• The Crisis Project

National Health Service

Updated: Aug 22, 2020

Over the past four months we have seen an outpouring of support for the NHS, with placards in windows across the country, various businesses offering discounts for healthcare workers, and, of course, Clap For Carers. However, at times this deluge of support has not translated into a tangible impact on the lives of our key workers. At The Crisis Project, we chose to support our key workers with individual, bespoke letters so that each key worker can feel recognised for their own work.

However, as we open our eyes to other causes we can promote to our audience, we acknowledge that this is not enough. It is not enough to clap, to thank, or even to write letters. Now more than ever, we need to vote, sign petitions and lobby our local MPs.


In the past decade, due to a combination of 1% rises and pay freezes, the average salary of a nurse has fallen 8% in real terms, according to the Royal College of Nurses. 1 in 10 nurses, faced with overcrowded hospitals, a poor work life balanced and increased stress during shifts, have been leaving every year. Most recent figures suggest that this has jumped to over 1 in 3 nurses considering leaving their role, with poor pay being cited as the primary factor, with the high stress of the role also a major concern. In France, a recent pay package of €8bn will trickle down to an average pay increase of €183 per month for healthcare workers - we must demand the same for our NHS.


Brexit was also a large cause of concern for healthcare workers - with over 62,000 having immigrated from EU countries to provide their service. Since the Brexit vote, over 5000 of them have left due to the uncertainty surrounding leaving the EU. This has hit the already understaffed NHS hard, and staff are working hundreds of thousands of unpaid hours weekly to compensate. Healthcare workers are regularly unable to take annual leave because there is simply no one to cover it. Agency workers, who are called in to fill a temporary staff shortage, often are unable to provide the continuity of care that the most vulnerable patients need. It is evident that understaffing is dangerous, not only for patients but also for the mental health of key workers.


When the NHS was created in 1948 as one of the pillars of the welfare state, it was designed to meet the needs of everyone, free at the point of delivery and based upon clinical need rather than means to pay. The Health and Social Care Act of 2012 triggered a widely criticised reorganisation of the NHS, raising the income that hospitals can raise from private sources from 2% to 49%, leading to a more market based approach. The general idea was that competitive tender from for-profit companies would lead to increased competition, and therefore improve quality of care. In reality this led to a disastrous fragmentation of our health service, with the focus shifting from the patient to the potential profit. If we include GPs and dentists in our remit, many estimate that over a quarter of NHS spending goes to the private sector. The Hinchingbrooke Hospital case demonstrates that privatisation is not the solution - in 2012 the entire hospital was given to a private company, however just three years later the deal collapsed and the hospital was handed back. We cannot sell off parts of the NHS to private companies who will not be around to pick up the pieces if the venture fails.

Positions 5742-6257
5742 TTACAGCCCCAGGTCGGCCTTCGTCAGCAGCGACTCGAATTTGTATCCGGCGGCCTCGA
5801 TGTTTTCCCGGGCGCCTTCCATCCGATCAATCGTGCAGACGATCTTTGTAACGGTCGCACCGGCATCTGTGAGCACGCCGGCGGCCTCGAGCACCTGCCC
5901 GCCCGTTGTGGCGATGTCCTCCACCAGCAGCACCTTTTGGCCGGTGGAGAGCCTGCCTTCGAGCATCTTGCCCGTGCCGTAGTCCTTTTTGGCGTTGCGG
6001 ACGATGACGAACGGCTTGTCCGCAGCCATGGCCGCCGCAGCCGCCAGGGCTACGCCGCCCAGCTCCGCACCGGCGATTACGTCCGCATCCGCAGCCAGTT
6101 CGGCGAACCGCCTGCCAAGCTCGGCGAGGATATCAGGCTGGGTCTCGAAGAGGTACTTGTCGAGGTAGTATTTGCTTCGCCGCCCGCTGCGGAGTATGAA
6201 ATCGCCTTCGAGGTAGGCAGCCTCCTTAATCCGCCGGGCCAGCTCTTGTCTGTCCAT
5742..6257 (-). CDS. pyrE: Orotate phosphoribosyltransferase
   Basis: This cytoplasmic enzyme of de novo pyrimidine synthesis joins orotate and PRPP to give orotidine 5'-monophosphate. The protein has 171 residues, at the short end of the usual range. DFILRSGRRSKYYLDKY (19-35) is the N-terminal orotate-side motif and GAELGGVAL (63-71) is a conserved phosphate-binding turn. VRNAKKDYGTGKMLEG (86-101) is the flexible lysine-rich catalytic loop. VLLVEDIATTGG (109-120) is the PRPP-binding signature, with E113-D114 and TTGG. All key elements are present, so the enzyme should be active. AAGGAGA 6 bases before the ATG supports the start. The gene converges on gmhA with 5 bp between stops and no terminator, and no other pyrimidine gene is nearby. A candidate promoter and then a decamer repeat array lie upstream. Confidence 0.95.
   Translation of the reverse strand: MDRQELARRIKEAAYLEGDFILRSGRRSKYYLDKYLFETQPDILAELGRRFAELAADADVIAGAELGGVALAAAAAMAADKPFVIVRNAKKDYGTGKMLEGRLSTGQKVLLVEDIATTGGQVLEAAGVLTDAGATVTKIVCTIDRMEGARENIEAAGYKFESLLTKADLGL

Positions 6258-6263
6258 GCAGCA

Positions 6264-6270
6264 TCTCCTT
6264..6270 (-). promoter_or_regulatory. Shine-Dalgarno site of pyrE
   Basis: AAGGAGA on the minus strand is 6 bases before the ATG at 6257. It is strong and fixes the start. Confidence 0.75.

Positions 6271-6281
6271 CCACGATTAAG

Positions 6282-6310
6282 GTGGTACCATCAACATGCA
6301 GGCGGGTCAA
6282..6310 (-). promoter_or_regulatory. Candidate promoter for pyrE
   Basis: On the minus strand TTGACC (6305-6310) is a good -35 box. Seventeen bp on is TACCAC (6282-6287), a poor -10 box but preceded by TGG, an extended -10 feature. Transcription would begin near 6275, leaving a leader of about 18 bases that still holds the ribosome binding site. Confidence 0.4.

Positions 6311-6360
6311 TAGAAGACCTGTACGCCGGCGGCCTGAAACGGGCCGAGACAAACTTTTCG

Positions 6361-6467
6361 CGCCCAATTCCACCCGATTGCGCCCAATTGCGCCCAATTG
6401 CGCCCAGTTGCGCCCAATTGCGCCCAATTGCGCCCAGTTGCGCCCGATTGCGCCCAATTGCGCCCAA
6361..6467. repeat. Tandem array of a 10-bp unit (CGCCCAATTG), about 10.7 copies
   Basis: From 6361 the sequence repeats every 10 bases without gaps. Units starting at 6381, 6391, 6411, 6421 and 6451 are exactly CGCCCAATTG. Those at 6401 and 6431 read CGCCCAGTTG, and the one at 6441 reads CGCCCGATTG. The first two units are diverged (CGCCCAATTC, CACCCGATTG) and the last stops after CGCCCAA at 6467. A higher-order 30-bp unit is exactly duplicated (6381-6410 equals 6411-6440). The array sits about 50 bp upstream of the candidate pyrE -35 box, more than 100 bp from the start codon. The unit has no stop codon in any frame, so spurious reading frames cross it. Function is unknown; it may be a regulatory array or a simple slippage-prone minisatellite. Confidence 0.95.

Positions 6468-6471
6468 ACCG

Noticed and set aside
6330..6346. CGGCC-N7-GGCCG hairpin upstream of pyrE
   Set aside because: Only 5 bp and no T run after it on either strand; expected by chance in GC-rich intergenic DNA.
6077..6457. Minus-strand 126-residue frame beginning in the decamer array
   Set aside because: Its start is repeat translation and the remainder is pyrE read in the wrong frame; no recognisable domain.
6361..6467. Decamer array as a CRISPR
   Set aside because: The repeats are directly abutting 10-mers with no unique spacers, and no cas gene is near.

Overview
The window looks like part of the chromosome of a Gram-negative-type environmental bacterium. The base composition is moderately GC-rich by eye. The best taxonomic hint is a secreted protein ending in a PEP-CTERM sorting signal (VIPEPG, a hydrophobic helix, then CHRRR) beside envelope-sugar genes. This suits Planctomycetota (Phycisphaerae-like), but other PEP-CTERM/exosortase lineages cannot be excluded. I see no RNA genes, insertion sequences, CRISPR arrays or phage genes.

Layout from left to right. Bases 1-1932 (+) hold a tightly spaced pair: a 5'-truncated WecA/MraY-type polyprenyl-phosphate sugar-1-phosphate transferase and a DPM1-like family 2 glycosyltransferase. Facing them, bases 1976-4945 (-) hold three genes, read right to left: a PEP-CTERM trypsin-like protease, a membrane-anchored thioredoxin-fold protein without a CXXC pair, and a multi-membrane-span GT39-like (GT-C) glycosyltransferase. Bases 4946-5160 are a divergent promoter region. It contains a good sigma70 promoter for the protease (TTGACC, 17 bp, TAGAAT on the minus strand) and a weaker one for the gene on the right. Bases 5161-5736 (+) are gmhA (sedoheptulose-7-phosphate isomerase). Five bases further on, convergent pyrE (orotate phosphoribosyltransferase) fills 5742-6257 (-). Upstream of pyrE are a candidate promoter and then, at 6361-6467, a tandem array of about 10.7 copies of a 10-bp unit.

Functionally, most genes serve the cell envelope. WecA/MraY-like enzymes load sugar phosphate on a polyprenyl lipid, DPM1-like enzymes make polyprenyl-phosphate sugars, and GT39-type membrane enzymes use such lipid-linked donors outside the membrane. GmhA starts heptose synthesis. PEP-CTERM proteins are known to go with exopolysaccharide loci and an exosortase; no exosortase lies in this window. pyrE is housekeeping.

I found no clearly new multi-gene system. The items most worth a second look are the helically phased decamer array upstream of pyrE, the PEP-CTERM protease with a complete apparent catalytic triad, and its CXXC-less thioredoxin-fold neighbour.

Healthcare workers form the pillar of our society, and need to be treated as such. The government’s points based immigration system is demeaning, and excludes thousands of NHS workers. The U-turn on free parking for healthcare workers could mean staff paying up to £40 for a twelve hour shift. Over 500 NHS workers have lost their lives during the pandemic, primarily due to the inadequate provision of PPE by the government. The government states that it has distributed over 2.2 billion items of PPE, but this is counting an individual glove as an item of PPE. Furthermore, the majority of these items should ideally have been changed between each shift but were having to be repeatedly reused. The BBC Panorama documentary ‘Has The Government Failed The NHS?’ takes a deep dive into the various decisions and actions leading to this point and is well worth a watch.


We thank you all for your letters of gratitude, and the support and love you have spread over the last four months. Now we call on you to deliver change. We have listed below a list of Government petitions you can sign to ensure that these matters receive the attention they deserve.

  • Sign a petition to make parking for NHS staff free here

  • Sign a petition to give NHS staff who are not British citizens automatic citizenship here

  • Sign a petition to provide healthcare workers with adequate PPE here

Written by Soumya Krishna Kumar for The Crisis Project

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